Everyday communion

I was meeting with a couple of friends just to hang out and be present to each other, attentive to what we are hearing through and in our conversation together.  Often, transformation is a result of people listening and speaking authentically and transparently to each other with no agenda.

In the conversation, communion came up as something that was going to be a part of the upcoming Sunday church service. I expressed at that moment that communion was happening already between the three of us as we attempted to respect each other, eat and drink together, and encourage each other. I have found that the sacraments more authentically happen outside of the church walls than they do inside them. We find ourselves eating together with people that we care about, and in the midst of those moments, we find ourselves changing into more caring, loving, transformed people because we come to those moments with no pretense.

In church, we mask who we are in our brokenness and beauty because we don’t want people to know how we don’t measure up or how we have fallen short of all of the expectations that we have for ourselves and of all of what we think God expects of us. Communion as a small cup of juice and a little piece of bread but devoid of the radical destruction of hierarchy in foot-washing and the call of Jesus to be more human, to be more of who God created us to be, is missing the whole point of Jesus eating and drinking with his disciples. Jesus is getting at the transformative power of sitting around the table together, as equals, eating and drinking together, enjoying the presence of the other people in the room and only being attentive to them. We like to cloak the experience in spiritual language about the body and blood of Christ, but we must get past the smoke and mirrors of our church traditions and work toward a more authentic worship that invites the Spirit into our daily experience of communion.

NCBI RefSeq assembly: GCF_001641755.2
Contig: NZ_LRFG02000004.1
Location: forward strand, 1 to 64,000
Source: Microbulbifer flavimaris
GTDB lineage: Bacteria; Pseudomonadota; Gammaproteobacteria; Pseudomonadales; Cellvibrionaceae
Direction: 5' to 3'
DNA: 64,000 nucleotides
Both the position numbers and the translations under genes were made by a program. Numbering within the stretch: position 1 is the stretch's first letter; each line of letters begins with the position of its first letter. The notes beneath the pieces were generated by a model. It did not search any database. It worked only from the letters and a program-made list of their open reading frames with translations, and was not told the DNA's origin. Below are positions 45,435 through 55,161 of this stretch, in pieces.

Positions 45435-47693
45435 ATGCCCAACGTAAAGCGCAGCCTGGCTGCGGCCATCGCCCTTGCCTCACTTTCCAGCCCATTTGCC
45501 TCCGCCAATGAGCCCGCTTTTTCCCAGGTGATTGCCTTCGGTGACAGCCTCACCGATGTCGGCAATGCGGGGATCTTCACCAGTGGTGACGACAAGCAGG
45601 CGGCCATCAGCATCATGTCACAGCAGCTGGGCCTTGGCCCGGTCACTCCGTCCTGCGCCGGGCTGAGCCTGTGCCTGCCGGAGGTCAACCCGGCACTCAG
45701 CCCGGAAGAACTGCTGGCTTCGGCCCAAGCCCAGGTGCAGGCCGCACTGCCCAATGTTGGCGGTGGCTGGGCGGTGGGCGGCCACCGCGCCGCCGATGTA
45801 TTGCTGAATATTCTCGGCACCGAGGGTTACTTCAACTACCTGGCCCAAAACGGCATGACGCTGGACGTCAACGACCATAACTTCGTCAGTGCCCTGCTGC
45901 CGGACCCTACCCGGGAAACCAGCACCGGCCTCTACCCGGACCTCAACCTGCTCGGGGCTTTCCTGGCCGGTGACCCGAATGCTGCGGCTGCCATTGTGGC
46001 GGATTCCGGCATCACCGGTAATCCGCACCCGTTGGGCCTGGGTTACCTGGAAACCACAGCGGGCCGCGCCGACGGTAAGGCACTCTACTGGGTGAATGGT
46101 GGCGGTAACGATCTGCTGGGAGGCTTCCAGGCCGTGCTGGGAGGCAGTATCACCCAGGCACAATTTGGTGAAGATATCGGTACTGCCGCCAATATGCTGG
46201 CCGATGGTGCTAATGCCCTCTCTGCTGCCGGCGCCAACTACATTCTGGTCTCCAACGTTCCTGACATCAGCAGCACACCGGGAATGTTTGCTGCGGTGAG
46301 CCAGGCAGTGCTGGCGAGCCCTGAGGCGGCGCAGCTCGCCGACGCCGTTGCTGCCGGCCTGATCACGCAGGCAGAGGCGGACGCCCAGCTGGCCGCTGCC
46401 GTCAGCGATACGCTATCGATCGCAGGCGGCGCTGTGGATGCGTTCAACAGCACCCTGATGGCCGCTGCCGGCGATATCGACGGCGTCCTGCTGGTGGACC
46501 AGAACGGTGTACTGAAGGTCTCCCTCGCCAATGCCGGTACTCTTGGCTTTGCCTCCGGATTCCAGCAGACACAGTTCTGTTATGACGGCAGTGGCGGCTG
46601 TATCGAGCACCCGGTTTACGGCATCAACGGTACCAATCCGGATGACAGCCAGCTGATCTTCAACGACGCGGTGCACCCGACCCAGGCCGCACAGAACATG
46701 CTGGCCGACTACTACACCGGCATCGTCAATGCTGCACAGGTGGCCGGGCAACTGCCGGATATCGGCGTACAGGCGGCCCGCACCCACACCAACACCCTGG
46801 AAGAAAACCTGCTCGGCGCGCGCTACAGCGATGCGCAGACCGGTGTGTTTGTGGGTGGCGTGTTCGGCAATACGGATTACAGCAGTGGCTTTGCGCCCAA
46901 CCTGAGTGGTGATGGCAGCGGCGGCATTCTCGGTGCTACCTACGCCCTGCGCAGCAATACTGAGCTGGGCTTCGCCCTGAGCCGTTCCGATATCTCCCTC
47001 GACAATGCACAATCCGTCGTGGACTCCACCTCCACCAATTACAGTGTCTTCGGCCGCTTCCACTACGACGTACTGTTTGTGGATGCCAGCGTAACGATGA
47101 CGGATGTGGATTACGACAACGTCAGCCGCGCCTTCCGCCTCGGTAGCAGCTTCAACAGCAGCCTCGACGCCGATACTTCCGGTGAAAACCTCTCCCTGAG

With that, who do you do communion with? Who are you eating and drinking with on a regular basis? Are there people that you would rather be eating and drinking with? When you eat and drink, is everyone included and welcomed, or are certain people left out? How do you know who is not fit?


~ by randallkoehler on April 17, 2017.

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